Dominic Raab has insisted he will not “wallow in pessimism” about the Brexit process as Eurosceptics voiced concerns his department was being sidelined by Number 10.
The Brexit Secretary played down the “shifting of the Whitehall deckchairs” which confirmed Prime Minister Theresa May is taking personal control of the talks with the European Union.
And he insisted the UK would not “cower” in talks with Brussels following concerns that a “no-deal” Brexit was becoming more likely.
Officials working on the negotiations will be brought together in the Cabinet Office Europe Unit headed by Mr Robbins – who reports direct to the Prime Minister – while Mr Raab’s Department for Exiting the EU will focus on preparations for life after Brexit.
As Mr Raab and Mr Robbins appeared in front of the Exiting the EU Select Committee, Eurosceptic Tory Craig Mackinlay suggested there had been a civil service “coup d’etat”, while fellow Brexiteer Peter Bone suggested Mr Robbins had been responsible for a “secret” plan which led to the Chequers proposals.
Mr Robbins denied both suggestions, telling Mr Mackinlay “I honestly don’t recognise the picture you are painting” and insisting to Mr Bone “there was never a second secret white paper”.
Mr Raab insisted the new arrangements were aimed at ensuring a coherent approach.
Sitting alongside Mr Robbins he said: “We have been very clear about this – there’s no tension between us, I think that’s clear – that all the advice and all of the meetings will be attended by me, with the Prime Minister, and that all the advice will come to me.”
Challenged about the prospect of a “no-deal” outcome, Mr Raab said that while there would be “uncertainty” in the short-term “I think long-term actually we would still be able to thrive”.
But he insisted he was working for a deal, telling MPs: “What I’m not going to do is wallow in pessimism about the state of this country in relation to Brexit and we are going to go into these negotiations with economic confidence and political ambition.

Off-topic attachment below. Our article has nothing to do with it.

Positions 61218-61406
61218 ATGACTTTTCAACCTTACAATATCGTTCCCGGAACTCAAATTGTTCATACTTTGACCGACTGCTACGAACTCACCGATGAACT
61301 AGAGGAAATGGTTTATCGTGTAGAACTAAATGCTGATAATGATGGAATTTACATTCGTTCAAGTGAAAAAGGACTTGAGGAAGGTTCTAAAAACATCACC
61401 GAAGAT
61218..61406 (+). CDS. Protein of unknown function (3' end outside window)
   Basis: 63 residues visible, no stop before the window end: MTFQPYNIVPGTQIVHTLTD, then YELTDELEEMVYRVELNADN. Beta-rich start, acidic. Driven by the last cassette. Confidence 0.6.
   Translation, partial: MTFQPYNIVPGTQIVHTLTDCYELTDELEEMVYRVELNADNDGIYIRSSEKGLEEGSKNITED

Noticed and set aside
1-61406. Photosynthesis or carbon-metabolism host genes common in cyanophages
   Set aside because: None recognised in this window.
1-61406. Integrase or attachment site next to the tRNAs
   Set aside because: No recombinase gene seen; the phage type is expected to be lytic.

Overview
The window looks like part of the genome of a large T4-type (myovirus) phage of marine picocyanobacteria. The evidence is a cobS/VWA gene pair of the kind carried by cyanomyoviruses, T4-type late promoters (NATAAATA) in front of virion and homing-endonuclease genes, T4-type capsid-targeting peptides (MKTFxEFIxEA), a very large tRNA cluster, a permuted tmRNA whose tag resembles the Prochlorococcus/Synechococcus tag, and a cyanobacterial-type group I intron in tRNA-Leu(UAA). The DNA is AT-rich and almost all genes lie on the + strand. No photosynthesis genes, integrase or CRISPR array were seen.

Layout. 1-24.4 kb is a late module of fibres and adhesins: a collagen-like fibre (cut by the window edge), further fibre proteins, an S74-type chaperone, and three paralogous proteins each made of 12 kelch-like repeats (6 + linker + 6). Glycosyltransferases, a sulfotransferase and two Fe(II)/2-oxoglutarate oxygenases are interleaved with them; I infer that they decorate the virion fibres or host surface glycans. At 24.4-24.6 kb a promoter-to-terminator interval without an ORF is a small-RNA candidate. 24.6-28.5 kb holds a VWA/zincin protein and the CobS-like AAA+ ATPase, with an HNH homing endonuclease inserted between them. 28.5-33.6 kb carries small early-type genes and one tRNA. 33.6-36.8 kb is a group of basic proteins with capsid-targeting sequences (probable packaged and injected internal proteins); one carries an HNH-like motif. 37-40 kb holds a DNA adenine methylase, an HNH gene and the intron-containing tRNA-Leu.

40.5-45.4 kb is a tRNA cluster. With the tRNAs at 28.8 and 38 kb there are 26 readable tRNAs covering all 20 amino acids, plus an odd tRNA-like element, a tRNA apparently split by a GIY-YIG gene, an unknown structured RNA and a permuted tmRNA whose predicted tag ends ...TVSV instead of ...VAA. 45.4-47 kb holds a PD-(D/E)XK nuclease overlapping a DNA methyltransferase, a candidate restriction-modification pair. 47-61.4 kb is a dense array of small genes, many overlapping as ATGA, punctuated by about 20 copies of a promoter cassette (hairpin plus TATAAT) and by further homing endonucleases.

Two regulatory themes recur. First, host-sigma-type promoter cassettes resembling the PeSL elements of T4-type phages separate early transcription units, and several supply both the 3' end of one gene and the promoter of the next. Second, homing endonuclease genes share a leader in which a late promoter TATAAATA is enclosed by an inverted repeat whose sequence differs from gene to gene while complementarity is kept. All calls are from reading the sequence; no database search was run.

“I am going to bring to (Michel) Barnier and to the whole enterprise as much energy as I can.
“What I am not going to do is allow us to cower in the corner, afraid of our own shadow, about the potential that that energy and that ambition and that principle and that pragmatism isn’t reciprocated on the other side.
“I think we will be braced for all the eventualities.”
Part of the Government’s planning involves securing supplies of food and medicines.
Health Secretary Matt Hancock told MPs he had asked officials to “work up options for stockpiling” by the pharmaceutical industry while Mr Raab said the Government would also take steps to ensure an “adequate food supply”.
Mr Raab acknowledged that the Chequers plan struck a balance between the UK’s ability to diverge from the EU and the need to protect trade and address the Irish border issue.
But he said the plan was a “road map” to the “sunlit uplands” of a final deal which respects the referendum result.
Unveiling the plans in a white paper in the House of Commons, Mr Raab described it as “another key milestone in the UK’s path to leaving the EU”.
And he repeated his warning that the UK could withhold payment of its £39 billion “divorce bill” if the EU fails to reach agreement on its future trade relationship with the UK.
“There must be a firm commitment in the withdrawal agreement requiring the framework for the future relationship to be translated into legal text as soon as possible,” Mr Raab told MPs.
“It is one part of the whole deal we are doing with our EU partners.
“And of course if one party fails to honour its side of that overall bargain, there will be consequences for the deal as a whole – and that includes the financial settlement.”
Initially announced last November, the Bill will create a new financial authority to manage payments to the EU over the years after Brexit.
Mr Raab repeated the Government’s intention to finalise the withdrawal agreement, as well as a political declaration on future UK-EU relations, in October. This would allow for the new Bill to pass through Parliament in late 2018 and early 2019.
It covers issues including the rights of EU citizens in the UK and Britons living in the remaining 27 member states, the financial settlement and the details of a transition period expected to end in December 2020. Precise details will not be known until the withdrawal agreement is concluded.